Best stat line: Jordan Murphy, Minnesota. The previously struggling sophomore hit 10-of-13 shots en route to scoring a career-high 25 points in Minnesota’s 101-89 double OT win vs. Iowa on Wednesday; he also pulled down 19 rebounds and swatted four shots. Can’t ignore Vincent Edwards’ clean (8-of-11) 26-point, eight-rebound, three-steal night in Purdue’s road win at rival Indiana, either.
Best dunk: Miles Bridges, Michigan State. The freshman continues to amaze. On Tuesday at Michigan (yes, it came in a blowout loss), the high-flying freshman took an off-target alley-oop pass from fellow freshman Cassius Winston, corralled it with his right hand and slammed it home. Also worthy of mention: Jordan Murphy had a thunderous one-handed dunk on Saturday at Rutgers.
Best block: Miles Bridges, Michigan State. No one has forgotten LeBron James’ famous block from behind in last year’s NBA Finals, right? Good. This Bridges’ swat, while not to the same degree, looked a bit like The King’s unforgettable highlight. Wisconsin’s Khalil Iverson had a sweet block, too.
Best shot: Ethan Happ jumper vs. Northwestern. It was just a run-of-the-mill 17-footer, but it was the sophomore’s second basket outside of the paint in his career. For real. Check it out here.
Best photo: Legendary Maryland coach Lefty Driesell and his wife on the “Kiss Cam” at Xfinity Center? It happened Saturday, and it led to this great shot.
Best moment: Fran McCaffery joking around with an official. Usually when one hears about McCaffery and an official, it’s the case of the latter giving the former a technical foul — or a pair of technicals. That wasn’t the case Saturday night. No, look at Iowa’s fiery coach having fun with the officials at Michigan State. Love it.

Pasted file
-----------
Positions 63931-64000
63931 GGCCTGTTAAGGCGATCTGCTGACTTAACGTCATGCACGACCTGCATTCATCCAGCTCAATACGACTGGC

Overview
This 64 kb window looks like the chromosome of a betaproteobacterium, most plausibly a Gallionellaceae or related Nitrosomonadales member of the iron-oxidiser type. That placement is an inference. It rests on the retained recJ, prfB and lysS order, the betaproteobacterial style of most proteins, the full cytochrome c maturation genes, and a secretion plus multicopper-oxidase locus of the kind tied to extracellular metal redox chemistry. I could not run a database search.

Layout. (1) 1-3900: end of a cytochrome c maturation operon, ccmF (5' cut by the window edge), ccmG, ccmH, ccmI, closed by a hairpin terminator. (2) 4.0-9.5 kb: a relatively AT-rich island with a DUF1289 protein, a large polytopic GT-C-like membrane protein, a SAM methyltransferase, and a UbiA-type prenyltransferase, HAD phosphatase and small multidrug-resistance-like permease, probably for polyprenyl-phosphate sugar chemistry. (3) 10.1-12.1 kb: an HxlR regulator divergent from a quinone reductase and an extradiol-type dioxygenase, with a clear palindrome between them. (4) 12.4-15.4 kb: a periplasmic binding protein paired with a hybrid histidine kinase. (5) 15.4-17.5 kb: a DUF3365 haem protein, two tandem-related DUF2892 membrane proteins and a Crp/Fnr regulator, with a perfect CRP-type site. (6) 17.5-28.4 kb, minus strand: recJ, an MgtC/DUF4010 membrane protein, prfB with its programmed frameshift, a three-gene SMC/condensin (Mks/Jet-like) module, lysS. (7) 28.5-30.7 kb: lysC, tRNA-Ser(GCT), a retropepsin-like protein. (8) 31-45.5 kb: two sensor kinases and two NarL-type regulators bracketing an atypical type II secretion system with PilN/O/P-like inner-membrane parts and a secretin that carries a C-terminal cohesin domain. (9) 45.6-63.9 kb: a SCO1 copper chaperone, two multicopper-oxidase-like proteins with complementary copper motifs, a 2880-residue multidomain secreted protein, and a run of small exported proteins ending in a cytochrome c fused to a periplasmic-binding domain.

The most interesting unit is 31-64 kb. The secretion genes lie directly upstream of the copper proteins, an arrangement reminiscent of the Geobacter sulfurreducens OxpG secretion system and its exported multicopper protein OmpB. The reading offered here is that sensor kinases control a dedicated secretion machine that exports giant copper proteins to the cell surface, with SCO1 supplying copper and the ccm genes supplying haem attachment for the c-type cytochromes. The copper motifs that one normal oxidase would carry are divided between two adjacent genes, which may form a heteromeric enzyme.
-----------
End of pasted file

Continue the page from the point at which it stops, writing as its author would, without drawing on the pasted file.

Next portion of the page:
Best soundbite: Nigel Hayes sticking up for Zak Showalter. Whether you’re a Wisconsin fan or not, you’ll respect how the Wisconsin star stuck up for his teammate in the postgame press conference following the Badgers’ home loss to Northwestern on Sunday night.
Did you see this? Michigan State’s Nick Ward says he didn’t intentionally trip Michigan’s Moe Wagner on Tuesday, but officials saw it another way and the Spartan freshman was whistled for a technical foul. Ward was walking to the bench during a timeout when his right foot connected with the left foot of Wagner, who fell. Officials reviewed video and assessed a contact dead-ball technical foul with 3:49 left in the first half. “I really don’t think I did on purpose,” Ward said after the game. “But (the officials) thought I did.”
Weirdest play: Late in Purdue’s win at Indiana on Thursday, officials conferred on a block-charge call, ruled it a double foul that resulted in the fifth fouls for Purdue’s Caleb Swanigan and Indiana’s Thomas Bryant. Lamont Simpson, the ref under the basket, initially called a block on Swanigan. Bryant made the basket and appeared headed to the free throw line with a chance to cut the Boilermakers’ lead to two. But Paul Szelc called a charge and after a conference near the Indiana bench, the basket was erased, both players were called for fouls and the Hoosiers took the ball out underneath the basket.